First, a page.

HC Deb 21 July 1864 vol 176 c1794

said, he would beg to ask the Secretary of State for the Home Department, Whether his attention has been called to the injustice done by five Magistrates of the county of Middlesex, sitting in Special Sessions, to a Mr. Weston, not only in refusing him a "Gladstone" Wine Licence for the Retreat Tea Gardens at Kentish Town, but also in refusing to give the grounds of their objections when called on so to do by the Counsel of Mr. Weston, to enable him to appeal to Quarter Sessions; and whether he will bring in a Bill next Session making it compulsory on Magistrates refusing applications for such Licences to state their reasons for refusing to grant the same?


Sir, a short statement of this case was placed in my hands a few days ago by the hon. Gentleman. I can only state in answer to his question, what the law as to granting Wine Licences is. By the Act of 1860 (23 &c 24 Vict. c. 27, s. 13), on an application for a Wine Licence for the first time being made to the Commissioners of Inland Revenue, the Supervisor of Excise for the district is required to send notice of the application to the Justices of the Petty Sessions, stating that the licence will be granted after thirty days, unless the justices send a written notice that they object to its being I granted on some or one of the grounds specified in the Act. It is further provided; that no such objection shall be sent by the justices until they shall have heard what the applicant has to say against the objection, unless he refuses or neglects to attend before them on a summons, which summons must state the grounds of objection. Mr. Weston, therefore, must, I presume, have been summoned and the ground of objection stated to him before the notice of objection was sent to the Excise by the magistrates. It does not appear that there is any appeal to the Sessions in the case of a first application, the appeal being limited to an objection to the renewal of a licence already granted. The Act was one brought in by my right hon. Friend the Chancellor of the Exchequer, and I cannot give any assurance as to a Bill for altering its provisions.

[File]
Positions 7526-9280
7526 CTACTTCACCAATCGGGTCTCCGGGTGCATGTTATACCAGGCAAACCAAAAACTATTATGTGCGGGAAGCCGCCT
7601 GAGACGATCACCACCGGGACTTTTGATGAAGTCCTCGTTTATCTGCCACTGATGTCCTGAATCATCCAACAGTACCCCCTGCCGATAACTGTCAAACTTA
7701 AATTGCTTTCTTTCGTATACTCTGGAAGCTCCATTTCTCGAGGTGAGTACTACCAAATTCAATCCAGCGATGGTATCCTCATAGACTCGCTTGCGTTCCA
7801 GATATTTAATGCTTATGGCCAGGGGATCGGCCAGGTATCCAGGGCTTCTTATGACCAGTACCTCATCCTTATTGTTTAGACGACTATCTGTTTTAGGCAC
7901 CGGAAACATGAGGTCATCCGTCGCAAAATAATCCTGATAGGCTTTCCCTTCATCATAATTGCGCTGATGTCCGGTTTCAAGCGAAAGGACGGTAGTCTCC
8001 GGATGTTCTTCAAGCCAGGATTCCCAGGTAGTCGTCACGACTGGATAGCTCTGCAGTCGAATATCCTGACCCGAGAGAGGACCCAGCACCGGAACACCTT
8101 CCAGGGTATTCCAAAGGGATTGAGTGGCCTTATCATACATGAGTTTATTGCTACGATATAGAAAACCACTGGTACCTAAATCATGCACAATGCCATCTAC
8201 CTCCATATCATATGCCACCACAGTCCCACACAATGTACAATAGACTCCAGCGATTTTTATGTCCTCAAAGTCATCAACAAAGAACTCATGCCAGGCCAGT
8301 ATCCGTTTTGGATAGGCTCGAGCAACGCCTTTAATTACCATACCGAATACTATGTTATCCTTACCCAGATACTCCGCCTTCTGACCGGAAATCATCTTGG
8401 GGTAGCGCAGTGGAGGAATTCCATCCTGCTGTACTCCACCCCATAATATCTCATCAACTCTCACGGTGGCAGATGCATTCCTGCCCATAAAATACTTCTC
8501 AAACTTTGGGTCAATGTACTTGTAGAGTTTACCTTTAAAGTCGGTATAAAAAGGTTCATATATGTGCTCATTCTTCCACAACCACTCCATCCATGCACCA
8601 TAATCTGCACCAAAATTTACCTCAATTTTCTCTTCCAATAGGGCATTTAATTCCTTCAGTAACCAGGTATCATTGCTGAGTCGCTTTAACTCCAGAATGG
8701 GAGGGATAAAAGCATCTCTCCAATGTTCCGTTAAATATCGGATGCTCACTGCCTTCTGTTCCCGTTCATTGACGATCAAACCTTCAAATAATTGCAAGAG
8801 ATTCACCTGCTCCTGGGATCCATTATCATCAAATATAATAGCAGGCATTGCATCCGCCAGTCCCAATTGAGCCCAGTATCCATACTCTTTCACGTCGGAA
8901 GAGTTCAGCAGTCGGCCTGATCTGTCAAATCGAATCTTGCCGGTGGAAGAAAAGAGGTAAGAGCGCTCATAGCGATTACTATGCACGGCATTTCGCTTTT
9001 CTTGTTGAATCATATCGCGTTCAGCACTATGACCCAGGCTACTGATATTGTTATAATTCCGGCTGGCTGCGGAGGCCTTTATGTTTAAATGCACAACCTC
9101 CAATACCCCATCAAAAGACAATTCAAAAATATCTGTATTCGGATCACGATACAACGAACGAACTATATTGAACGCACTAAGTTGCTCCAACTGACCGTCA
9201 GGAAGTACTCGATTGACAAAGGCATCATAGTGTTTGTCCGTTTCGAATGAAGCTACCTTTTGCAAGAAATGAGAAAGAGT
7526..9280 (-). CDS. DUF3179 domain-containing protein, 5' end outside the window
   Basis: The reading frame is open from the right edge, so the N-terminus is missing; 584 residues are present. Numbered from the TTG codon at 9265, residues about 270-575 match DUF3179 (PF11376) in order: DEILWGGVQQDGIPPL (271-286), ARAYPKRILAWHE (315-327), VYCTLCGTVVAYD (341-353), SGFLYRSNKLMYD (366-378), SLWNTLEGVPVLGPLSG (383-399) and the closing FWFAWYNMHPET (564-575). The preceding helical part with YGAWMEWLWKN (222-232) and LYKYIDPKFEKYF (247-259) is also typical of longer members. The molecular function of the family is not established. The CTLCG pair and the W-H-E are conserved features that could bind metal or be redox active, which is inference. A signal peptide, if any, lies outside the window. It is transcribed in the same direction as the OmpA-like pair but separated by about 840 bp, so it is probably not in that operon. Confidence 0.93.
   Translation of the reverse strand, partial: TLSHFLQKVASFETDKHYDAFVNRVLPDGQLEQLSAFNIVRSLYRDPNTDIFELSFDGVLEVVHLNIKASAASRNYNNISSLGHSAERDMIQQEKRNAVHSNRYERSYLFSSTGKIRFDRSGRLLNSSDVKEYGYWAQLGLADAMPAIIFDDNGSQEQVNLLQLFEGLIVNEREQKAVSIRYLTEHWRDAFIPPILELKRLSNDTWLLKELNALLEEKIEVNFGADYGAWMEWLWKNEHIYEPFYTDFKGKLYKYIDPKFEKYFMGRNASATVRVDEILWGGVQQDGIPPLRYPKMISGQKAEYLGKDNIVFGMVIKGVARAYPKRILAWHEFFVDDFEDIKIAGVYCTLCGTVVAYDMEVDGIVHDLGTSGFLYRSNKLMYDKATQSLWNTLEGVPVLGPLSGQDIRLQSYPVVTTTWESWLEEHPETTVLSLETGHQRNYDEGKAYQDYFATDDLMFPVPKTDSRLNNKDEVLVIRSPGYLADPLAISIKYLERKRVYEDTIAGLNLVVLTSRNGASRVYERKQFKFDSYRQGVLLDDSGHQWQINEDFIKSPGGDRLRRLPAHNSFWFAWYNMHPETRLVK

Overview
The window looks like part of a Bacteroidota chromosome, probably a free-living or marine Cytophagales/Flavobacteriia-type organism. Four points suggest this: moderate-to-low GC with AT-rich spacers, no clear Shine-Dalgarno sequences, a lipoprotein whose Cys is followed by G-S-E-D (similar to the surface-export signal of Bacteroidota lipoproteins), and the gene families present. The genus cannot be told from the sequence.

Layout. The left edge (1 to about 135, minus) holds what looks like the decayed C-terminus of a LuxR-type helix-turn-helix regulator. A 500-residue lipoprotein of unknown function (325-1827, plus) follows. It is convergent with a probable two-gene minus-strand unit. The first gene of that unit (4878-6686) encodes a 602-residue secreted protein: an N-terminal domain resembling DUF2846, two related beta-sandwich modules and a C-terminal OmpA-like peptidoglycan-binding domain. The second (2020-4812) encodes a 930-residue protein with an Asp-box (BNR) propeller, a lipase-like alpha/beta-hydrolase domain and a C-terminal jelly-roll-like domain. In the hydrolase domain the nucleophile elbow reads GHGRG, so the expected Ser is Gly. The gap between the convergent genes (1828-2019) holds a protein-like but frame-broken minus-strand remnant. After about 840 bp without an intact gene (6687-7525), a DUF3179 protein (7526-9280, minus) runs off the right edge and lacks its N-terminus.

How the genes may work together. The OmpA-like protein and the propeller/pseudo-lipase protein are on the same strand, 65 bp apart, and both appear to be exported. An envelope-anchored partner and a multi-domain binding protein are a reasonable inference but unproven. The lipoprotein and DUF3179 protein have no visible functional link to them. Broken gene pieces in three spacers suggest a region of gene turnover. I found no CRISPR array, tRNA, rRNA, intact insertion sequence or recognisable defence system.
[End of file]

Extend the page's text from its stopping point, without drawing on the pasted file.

said, he would give notice that he should to-morrow ask the Chancellor of the Exchequer, Whether he will bring in a Bill to compel magistrates to give their reasons for refusing applications for licences?